Now Basel have eight points, just one behind the Red Devils and Benfica in top spot. Park believes that as well as home advantage, there is something else in their favour on Wednesday. "Compared to Manchester United, we have less pressure on us, they are expected to win. Although we can expect fewer goalscoring opportunities, we will try to do our best and give our all and hope that we get a little luck. We know that we can do it."
"Of course, it will not be easy. Everyone knows that they are a strong team with lots of experience. Even when we had come back from behind to lead 3-2, they didn't seem fazed at all; they kept their heads and kept playing in a composed way. They kept going right until the end which was impressive to see. Also impressive was how they use all the space available on the pitch."
There was something else on the pitch at the end of the match. There is a saying back in Korea that you can't throw a stone in Seoul, Park's hometown, without it hitting someone named Kim but there could be as many as three Parks at St. Jakob-Park on Wednesday. There is Pak Kwang-Yong (although written differently in English, spelt and pronounced the same in Korean), a North Korean international talked of very highly by those involved with the national team at home, and, of course, Park Ji-Sung of Manchester United. All three finished the match at Old Trafford. If Basel can shock the English champions then for once the senior Park, who like his junior started his career in Japan and never played in the K-League, will be elbowed out of the headlines in the Seoul sports press.
The younger man is a fan. "After I have experience in playing in Europe, I admire Park Ji-Sung more than ever as he has been succeeding in the big leagues for over eight years. Before the game, he said a few words of encouragement to me and after the game he gave me the thumbs-up as if to say 'good job'."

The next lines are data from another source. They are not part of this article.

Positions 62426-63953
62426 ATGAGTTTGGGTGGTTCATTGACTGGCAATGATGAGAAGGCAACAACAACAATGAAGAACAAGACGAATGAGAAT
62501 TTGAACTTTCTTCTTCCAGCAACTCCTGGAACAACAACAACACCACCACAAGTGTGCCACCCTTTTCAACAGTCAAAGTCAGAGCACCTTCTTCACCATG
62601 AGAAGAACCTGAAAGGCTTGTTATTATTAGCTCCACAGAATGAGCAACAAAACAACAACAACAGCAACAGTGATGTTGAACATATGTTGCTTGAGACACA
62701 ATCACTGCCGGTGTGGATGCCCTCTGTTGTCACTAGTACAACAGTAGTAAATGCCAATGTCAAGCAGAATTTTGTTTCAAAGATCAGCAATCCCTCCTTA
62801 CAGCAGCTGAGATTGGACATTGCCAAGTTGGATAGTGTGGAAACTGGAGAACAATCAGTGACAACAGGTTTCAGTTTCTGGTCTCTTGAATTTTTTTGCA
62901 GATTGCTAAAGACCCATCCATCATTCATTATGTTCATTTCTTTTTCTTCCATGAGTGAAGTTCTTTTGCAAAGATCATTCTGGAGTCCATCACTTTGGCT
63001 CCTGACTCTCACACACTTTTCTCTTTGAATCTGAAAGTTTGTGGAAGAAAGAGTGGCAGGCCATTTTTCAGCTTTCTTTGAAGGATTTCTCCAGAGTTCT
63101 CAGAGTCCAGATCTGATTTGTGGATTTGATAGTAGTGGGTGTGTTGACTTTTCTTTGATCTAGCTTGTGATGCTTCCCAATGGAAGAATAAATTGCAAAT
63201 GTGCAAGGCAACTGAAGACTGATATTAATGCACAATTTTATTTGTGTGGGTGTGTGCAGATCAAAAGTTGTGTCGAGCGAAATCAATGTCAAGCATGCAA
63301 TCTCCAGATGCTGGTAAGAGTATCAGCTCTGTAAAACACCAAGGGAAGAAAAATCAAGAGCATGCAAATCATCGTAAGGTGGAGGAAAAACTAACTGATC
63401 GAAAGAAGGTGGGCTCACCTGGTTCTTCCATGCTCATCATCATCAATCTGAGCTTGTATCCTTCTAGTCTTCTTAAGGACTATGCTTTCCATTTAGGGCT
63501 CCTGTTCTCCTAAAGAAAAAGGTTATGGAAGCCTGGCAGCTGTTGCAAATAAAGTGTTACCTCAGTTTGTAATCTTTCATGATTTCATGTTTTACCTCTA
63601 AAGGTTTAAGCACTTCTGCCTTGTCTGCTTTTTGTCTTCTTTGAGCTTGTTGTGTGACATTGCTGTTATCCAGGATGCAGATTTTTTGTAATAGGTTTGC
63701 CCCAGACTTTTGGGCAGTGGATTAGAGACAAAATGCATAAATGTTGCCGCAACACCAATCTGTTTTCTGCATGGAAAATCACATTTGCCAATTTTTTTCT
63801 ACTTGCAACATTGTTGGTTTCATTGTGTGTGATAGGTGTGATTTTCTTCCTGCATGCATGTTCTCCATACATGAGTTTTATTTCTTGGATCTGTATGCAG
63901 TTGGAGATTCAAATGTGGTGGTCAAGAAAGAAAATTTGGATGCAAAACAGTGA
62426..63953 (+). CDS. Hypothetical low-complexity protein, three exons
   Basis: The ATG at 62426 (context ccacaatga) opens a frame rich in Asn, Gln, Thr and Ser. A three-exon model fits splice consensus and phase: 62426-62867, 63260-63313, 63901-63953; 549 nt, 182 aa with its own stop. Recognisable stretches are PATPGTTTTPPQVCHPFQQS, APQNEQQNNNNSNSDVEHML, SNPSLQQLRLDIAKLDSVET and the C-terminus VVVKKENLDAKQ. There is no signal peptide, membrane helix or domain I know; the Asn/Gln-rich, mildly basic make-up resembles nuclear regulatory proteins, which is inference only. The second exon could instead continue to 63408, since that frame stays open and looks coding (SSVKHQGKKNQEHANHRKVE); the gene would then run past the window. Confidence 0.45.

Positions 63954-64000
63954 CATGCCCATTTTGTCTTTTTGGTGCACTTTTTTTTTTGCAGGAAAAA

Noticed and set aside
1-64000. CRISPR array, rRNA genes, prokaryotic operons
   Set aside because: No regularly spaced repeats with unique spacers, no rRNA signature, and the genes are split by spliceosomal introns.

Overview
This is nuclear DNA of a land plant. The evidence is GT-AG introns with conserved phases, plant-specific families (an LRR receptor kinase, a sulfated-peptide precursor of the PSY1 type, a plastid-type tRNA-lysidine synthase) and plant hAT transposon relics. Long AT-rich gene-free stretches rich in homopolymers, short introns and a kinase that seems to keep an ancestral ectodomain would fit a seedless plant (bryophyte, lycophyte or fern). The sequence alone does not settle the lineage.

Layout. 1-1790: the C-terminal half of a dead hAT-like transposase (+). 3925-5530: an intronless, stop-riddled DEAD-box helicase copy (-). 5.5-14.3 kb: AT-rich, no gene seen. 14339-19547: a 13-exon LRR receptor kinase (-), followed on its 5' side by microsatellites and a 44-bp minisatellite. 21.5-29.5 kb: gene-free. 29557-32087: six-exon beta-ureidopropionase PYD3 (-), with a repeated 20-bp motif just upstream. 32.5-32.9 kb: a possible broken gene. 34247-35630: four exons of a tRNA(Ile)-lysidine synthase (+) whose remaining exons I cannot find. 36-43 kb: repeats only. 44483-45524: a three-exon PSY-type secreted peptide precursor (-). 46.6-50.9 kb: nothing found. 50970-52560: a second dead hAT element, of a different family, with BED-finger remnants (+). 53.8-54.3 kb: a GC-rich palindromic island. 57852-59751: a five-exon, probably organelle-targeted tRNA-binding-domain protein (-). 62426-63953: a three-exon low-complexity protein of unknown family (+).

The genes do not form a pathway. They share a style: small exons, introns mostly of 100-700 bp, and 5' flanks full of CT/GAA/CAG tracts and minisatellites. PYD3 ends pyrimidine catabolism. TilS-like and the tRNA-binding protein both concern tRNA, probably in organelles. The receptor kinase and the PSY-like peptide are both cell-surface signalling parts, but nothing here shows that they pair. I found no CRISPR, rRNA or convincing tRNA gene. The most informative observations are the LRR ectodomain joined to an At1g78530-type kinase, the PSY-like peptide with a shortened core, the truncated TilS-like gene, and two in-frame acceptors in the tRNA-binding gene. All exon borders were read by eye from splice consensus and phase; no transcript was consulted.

He would relish something similar from the national team coach Cho Kwang-Rae. Park has made six appearances for his country, the last coming in a 3-0 loss in Japan in August. Like most, if not all, of his team-mates that Sapporo night, the defender, a first half substitute, struggled. A recall is possible as the left-back position has become a problem for the Taeguk Warriors since the retirement of Lee Young-Pyo is January after the Asian Cup. Park wants to play like Lee and bring stability to the role. When asked if he thought he should return to international football, he admitted that he hadn't yet showed Korean fans what he can do when wearing the famous red shirt.
"I didn't show my ability enough for the national team and didn't fit in as smoothly as I could have. I tried to do too much in a short time and I didn't keep my composure." He is sure that if or when he gets another chance, he will be able to impress after what he has learned in Switzerland. "The coach is one who places importance on positioning and because of that I have improved this part of my game. I am getting stronger after training with European players."
He will be playing against some of the best European players in a big European game on Wednesday, showing once again there is more than one path to the big-time.